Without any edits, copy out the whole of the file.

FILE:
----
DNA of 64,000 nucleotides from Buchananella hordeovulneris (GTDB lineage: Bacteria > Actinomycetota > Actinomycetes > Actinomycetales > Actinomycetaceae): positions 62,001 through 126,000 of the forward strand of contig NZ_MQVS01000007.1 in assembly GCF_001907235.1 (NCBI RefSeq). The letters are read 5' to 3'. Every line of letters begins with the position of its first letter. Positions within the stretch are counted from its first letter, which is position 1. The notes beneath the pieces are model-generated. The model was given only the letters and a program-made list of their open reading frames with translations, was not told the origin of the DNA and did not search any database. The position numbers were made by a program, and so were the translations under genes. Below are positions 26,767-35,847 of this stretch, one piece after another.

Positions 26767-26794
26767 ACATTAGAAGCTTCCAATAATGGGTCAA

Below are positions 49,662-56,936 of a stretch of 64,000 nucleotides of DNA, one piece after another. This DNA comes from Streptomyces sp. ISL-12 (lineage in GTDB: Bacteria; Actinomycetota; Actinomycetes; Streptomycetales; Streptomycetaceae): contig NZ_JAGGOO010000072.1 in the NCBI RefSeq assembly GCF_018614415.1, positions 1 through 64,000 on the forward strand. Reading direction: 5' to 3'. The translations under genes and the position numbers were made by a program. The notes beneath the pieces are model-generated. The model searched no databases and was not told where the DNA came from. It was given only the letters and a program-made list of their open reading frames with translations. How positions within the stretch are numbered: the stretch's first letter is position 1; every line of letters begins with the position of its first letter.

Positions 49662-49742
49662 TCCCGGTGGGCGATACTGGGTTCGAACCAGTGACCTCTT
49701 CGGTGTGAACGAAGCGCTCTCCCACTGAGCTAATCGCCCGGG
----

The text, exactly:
DNA of 64,000 nucleotides from Buchananella hordeovulneris (GTDB lineage: Bacteria > Actinomycetota > Actinomycetes > Actinomycetales > Actinomycetaceae): positions 62,001 through 126,000 of the forward strand of contig NZ_MQVS01000007.1 in assembly GCF_001907235.1 (NCBI RefSeq). The letters are read 5' to 3'. Every line of letters begins with the position of its first letter. Positions within the stretch are counted from its first letter, which is position 1. The notes beneath the pieces are model-generated. The model was given only the letters and a program-made list of their open reading frames with translations, was not told the origin of the DNA and did not search any database. The position numbers were made by a program, and so were the translations under genes. Below are positions 26,767-35,847 of this stretch, one piece after another.

Positions 26767-26794
26767 ACATTAGAAGCTTCCAATAATGGGTCAA

Below are positions 49,662-56,936 of a stretch of 64,000 nucleotides of DNA, one piece after another. This DNA comes from Streptomyces sp. ISL-12 (lineage in GTDB: Bacteria; Actinomycetota; Actinomycetes; Streptomycetales; Streptomycetaceae): contig NZ_JAGGOO010000072.1 in the NCBI RefSeq assembly GCF_018614415.1, positions 1 through 64,000 on the forward strand. Reading direction: 5' to 3'. The translations under genes and the position numbers were made by a program. The notes beneath the pieces are model-generated. The model searched no databases and was not told where the DNA came from. It was given only the letters and a program-made list of their open reading frames with translations. How positions within the stretch are numbered: the stretch's first letter is position 1; every line of letters begins with the position of its first letter.

Positions 49662-49742
49662 TCCCGGTGGGCGATACTGGGTTCGAACCAGTGACCTCTT
49701 CGGTGTGAACGAAGCGCTCTCCCACTGAGCTAATCGCCCGGG